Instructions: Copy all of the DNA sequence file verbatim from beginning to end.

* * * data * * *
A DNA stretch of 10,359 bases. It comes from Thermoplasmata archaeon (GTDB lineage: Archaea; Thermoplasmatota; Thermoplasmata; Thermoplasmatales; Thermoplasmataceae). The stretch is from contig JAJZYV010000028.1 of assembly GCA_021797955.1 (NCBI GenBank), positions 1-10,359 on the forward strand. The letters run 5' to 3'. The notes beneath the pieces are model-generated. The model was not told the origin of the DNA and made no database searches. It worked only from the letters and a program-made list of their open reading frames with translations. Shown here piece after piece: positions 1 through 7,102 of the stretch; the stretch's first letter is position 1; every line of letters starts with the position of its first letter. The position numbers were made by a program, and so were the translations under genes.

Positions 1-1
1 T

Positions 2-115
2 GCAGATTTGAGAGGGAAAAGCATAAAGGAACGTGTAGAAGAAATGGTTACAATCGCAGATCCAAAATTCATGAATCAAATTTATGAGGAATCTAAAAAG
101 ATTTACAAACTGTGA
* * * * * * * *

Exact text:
A DNA stretch of 10,359 bases. It comes from Thermoplasmata archaeon (GTDB lineage: Archaea; Thermoplasmatota; Thermoplasmata; Thermoplasmatales; Thermoplasmataceae). The stretch is from contig JAJZYV010000028.1 of assembly GCA_021797955.1 (NCBI GenBank), positions 1-10,359 on the forward strand. The letters run 5' to 3'. The notes beneath the pieces are model-generated. The model was not told the origin of the DNA and made no database searches. It worked only from the letters and a program-made list of their open reading frames with translations. Shown here piece after piece: positions 1 through 7,102 of the stretch; the stretch's first letter is position 1; every line of letters starts with the position of its first letter. The position numbers were made by a program, and so were the translations under genes.

Positions 1-1
1 T

Positions 2-115
2 GCAGATTTGAGAGGGAAAAGCATAAAGGAACGTGTAGAAGAAATGGTTACAATCGCAGATCCAAAATTCATGAATCAAATTTATGAGGAATCTAAAAAG
101 ATTTACAAACTGTGA